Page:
Since the beginning of the pandemic, Battersea Dogs and Cats Home in London has seen a huge surge in interest recently resulting in the rehoming of more cats and dogs than ever.  At the same time, there’s also been a worrying amount of pet’s being abandoned, with people realising that they are no longer able to afford them because of financial difficulties and the recession we’ve found ourselves in due to this year’s events. 

That said, having a dog in your life is a special thing that can bring so much joy and love. They shower you with love, loyalty, adoration, and provide you with comfort when you’re down. Whether you are living on your own, or you have a family complete with kids, dogs can bring joy to your home.

But for all the amazing things that dogs can bring into your life, there are also issues to consider, or at least, responsibilities that you need to be aware of in advance and be willing to embrace. That’s why it’s so important to do your research and really learn all there is about dog ownership before you take that leap. The last thing anyone wants to do is adopt a dog and then fail to provide all that they need. So, with that said, here are 8 considerations if you’re thinking about adopting a dog.


The Dogs Trust have sounded a note of caution, and temporarily rebranded their famous slogan to ‘A dog is for life, not just for lockdown’. Indeed, the first thing to understand about adopting a dog is that this will be a long-term commitment. This is most pressing if you’re adopting a puppy. Depending on the breed, you could be looking at 12-15 years that the dog can live. That’s a pretty big commitment and you really need to think about where your life is right now, and what sort of course it will take for the next decade. Will a dog continue to fit into your lifestyle?


It’s also very important to discuss breeds. As a first-time dog owner, it can be really easy to be swayed by which dog ‘looks cute’ and nothing else. Let’s face it, most of them have faces you simply can’t say no to! But here’s the problem – basing your decision on the cuteness level of the dog can lead to serious issues. Breed truly matters in order to find the right fit for your lifestyle.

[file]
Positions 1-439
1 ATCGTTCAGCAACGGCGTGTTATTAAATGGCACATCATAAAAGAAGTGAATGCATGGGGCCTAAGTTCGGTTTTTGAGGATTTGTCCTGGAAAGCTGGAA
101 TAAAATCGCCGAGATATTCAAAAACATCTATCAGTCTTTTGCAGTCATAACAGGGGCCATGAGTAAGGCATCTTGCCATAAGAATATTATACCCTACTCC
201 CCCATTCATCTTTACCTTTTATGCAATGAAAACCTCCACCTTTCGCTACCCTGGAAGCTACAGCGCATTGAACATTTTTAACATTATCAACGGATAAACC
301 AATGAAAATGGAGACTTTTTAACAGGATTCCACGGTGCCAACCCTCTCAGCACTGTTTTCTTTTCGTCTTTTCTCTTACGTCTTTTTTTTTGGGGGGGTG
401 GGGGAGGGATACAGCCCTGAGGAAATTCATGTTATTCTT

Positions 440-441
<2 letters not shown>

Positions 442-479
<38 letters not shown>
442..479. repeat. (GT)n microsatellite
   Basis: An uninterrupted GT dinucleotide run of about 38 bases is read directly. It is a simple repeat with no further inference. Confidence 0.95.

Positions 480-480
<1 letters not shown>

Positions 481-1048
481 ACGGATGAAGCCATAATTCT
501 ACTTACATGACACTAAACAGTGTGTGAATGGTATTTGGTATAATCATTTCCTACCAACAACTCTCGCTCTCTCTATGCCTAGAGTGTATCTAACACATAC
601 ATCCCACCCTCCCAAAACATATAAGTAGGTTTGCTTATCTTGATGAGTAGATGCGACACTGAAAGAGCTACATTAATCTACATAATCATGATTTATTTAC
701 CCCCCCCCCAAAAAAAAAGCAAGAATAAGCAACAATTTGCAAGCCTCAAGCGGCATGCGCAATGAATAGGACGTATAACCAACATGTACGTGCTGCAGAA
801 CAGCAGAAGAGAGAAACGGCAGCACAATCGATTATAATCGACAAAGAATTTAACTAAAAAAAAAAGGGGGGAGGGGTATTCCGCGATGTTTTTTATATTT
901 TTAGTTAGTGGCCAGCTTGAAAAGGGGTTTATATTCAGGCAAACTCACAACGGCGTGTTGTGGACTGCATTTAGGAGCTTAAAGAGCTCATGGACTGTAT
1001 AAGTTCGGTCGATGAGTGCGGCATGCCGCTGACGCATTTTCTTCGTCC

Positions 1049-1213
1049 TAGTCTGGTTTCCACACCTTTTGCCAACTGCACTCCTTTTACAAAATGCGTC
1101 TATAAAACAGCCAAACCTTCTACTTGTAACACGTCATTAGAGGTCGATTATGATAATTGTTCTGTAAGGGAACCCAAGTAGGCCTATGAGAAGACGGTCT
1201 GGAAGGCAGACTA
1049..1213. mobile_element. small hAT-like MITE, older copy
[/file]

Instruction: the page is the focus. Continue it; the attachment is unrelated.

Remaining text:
For example, maybe you’re the type that likes to be able to cuddle with your dog, have them lay on your lap or curl up on the foot of your bed, and really have that companion. Well, there are certain breeds that are more prone to that personality type. Then again, maybe you’re looking for an active dog that you can bring with you on hiking treks, swimming at the lake, taking part in sports like fly disc, and more. Obviously, that will be a different kind of breed right there.

Let’s also point out that breed will determine the size of the dog too, which is something that should be a huge consideration. The bigger the dog, the more space it will need indoors and outdoors, so you need to be mindful of that. For example, if you live in an apartment with no access to a yard, having a large German Shepherd probably wouldn’t be ideal.


Cost should also be something you figure into the mix, too, as owning a dog isn’t free. Sure, there is the initial cost to adopt the dog, but then there are all the costs that follow. You’ll be dealing with vet bills (annual check-up plus any other appointment), yearly vaccinations, the cost of dog food, supplies (a crate, dog bed, toys, leash, and so forth), and should you decide to have the dog spayed or neutered in their first year, that’s an additional cost.